Porphyria Panel

Summary and Pricing

Test Method

Exome Sequencing with CNV Detection
Test Code Test Copy Genes Gene CPT Codes Copy CPT Codes
10255 ALAD 81479,81479 Order Options and Pricing
ALAS2 81479,81479
CPOX 81405,81479
FECH 81479,81479
HMBS 81406,81479
PPOX 81406,81479
UROD 81479,81479
UROS 81479,81479
Test Code Test Copy Genes Panel CPT Code Gene CPT Codes Copy CPT Code Base Price
10255Genes x (8)81479 81405, 81406, 81479 $890 Order Options and Pricing

Pricing Comments

We are happy to accommodate requests for testing single genes in this panel or a subset of these genes. The price will remain the list price. If desired, free reflex testing to remaining genes on panel is available. Alternatively, a single gene or subset of genes can also be ordered via our PGxome Custom Panel tool.

An additional 25% charge will be applied to STAT orders. STAT orders are prioritized throughout the testing process.

For Reflex to PGxome pricing click here.

Turnaround Time

18 days on average for standard orders or 14 days on average for STAT orders.

Once a specimen has started the testing process in our lab, the most accurate prediction of TAT will be displayed in the myPrevent portal as an Estimated Report Date (ERD) range. We calculate the ERD for each specimen as testing progresses; therefore the ERD range may differ from our published average TAT. View more about turnaround times here.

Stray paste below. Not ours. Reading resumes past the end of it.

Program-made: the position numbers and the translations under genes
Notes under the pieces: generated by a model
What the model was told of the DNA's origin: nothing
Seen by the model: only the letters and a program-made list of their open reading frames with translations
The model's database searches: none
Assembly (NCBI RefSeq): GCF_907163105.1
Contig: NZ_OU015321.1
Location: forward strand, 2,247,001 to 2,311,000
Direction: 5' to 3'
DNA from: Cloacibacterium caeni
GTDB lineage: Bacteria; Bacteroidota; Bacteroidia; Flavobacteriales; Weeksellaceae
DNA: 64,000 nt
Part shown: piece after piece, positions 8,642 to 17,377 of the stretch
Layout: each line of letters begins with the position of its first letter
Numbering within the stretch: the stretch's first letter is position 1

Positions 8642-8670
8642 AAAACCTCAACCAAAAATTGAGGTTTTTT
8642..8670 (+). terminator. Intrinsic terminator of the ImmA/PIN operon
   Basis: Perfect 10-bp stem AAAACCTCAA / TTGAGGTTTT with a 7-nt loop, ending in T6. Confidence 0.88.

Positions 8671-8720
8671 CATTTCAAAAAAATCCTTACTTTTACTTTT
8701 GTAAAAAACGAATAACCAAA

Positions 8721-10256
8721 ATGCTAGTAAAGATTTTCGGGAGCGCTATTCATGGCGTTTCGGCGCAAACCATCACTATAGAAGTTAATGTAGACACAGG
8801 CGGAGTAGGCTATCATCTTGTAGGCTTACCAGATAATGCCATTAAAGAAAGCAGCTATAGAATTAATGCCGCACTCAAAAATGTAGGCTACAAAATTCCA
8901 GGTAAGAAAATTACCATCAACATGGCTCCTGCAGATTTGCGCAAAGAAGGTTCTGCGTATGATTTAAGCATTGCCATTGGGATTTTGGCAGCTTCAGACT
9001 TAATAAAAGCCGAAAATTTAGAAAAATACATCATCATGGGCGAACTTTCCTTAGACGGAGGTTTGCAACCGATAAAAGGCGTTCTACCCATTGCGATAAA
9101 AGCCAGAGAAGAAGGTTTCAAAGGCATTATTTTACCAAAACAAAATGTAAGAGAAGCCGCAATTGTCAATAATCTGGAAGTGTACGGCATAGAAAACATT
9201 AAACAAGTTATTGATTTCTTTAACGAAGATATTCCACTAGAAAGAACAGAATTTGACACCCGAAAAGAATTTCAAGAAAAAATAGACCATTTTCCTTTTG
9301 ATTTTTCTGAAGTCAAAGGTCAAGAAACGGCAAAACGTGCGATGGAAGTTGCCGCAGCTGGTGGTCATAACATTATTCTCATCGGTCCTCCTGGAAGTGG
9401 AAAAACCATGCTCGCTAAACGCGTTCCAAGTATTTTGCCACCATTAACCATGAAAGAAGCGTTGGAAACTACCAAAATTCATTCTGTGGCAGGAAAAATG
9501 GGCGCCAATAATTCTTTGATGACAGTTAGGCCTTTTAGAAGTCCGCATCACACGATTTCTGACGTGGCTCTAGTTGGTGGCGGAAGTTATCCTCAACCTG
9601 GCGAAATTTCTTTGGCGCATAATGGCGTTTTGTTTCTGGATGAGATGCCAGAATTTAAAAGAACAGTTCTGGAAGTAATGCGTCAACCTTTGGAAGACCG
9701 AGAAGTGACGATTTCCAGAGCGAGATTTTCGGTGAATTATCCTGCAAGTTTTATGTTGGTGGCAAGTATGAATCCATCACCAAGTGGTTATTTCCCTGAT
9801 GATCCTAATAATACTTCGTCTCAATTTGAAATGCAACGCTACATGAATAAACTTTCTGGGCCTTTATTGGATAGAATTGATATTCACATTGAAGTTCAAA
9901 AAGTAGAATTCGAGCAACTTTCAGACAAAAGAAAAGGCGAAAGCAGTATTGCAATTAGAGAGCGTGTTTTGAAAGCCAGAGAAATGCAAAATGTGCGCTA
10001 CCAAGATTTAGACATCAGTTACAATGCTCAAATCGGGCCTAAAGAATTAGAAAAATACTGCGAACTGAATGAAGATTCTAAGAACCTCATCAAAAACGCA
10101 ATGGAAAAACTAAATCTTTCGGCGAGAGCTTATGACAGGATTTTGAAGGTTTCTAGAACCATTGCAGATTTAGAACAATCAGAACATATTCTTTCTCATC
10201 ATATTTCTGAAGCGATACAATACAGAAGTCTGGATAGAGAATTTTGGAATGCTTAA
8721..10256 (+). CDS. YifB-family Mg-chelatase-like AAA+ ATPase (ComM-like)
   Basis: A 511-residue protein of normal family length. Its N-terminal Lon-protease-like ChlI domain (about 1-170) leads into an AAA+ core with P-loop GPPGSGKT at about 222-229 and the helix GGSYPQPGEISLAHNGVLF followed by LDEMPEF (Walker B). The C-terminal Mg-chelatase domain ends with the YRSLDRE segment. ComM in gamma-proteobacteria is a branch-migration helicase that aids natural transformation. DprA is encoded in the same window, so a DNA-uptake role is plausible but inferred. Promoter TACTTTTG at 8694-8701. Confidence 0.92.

Targeted Testing

For ordering sequencing of targeted known variants, go to our Targeted Variants page.

EMAIL CONTACTS

Genetic Counselors

Geneticist

Clinical Features and Genetics

Clinical Features

Porphyrias are a group of metabolic disorders caused by impairment of the heme biosynthesis pathway. There are two different forms of porphyria: acute/neurovisceral and chronic/cutaneous. Symptom onset typically occurs in late childhood to adulthood. Acute porphyrias include acute intermittent porphyria (AIP), variegate porphyria (VP), ALA dehydratase prophyria (ADP) and hereditary coproporphyria (HCP). These disorders involve episodic nervous system attacks often resulting in abdominal pain, and psychiatric and neurologic effects. In severe cases attacks can be life threatening resulting in peripheral motor neuropathy, seizures, coma, or bulbar paralysis.

Chronic porphyrias include congenital erythropoietic porphyria (CEP), porphyria cutanea tarda (PCT), hepatoerythropoietic porphyria (HEP), hereditary coproporphyria (HCP) variegate porphyria (VP), erythropoietic protoporphyria (EPP) and X-linked protoporphyria (XLP). In these patients, either blistering or non-blistering cutaneous lesions occur at sites of sun exposure.

PCT is the most common form of porphyria with an occurrence of 1 in 10,000 in Europeans. AIP and EPP are found in 1 in 20,000 and 1 in 50,000 Europeans respectively (Karim et al. 2015; Besur et al. 2014). Acute and chronic specific porphyria panels as well as individual porphyria gene testing are also available.

Genetics

There are currently eight different forms of porphyria caused by specific pathogenic variants in genes involved in heme biosynthesis: ALA dehydratase porphyria (ALAD), acute intermittent porphyria (HMBS), hereditary coproporphyria (CPOX), variegate porphyria (PPOX), porphyria cutanea tarda/hepatoerythropoietic porphyria (UROD), congenital erythropoietic protoporphyria (UROS), erythropoietic protoporphyria (FECH), and X-linked protoporphyria (ALAS2).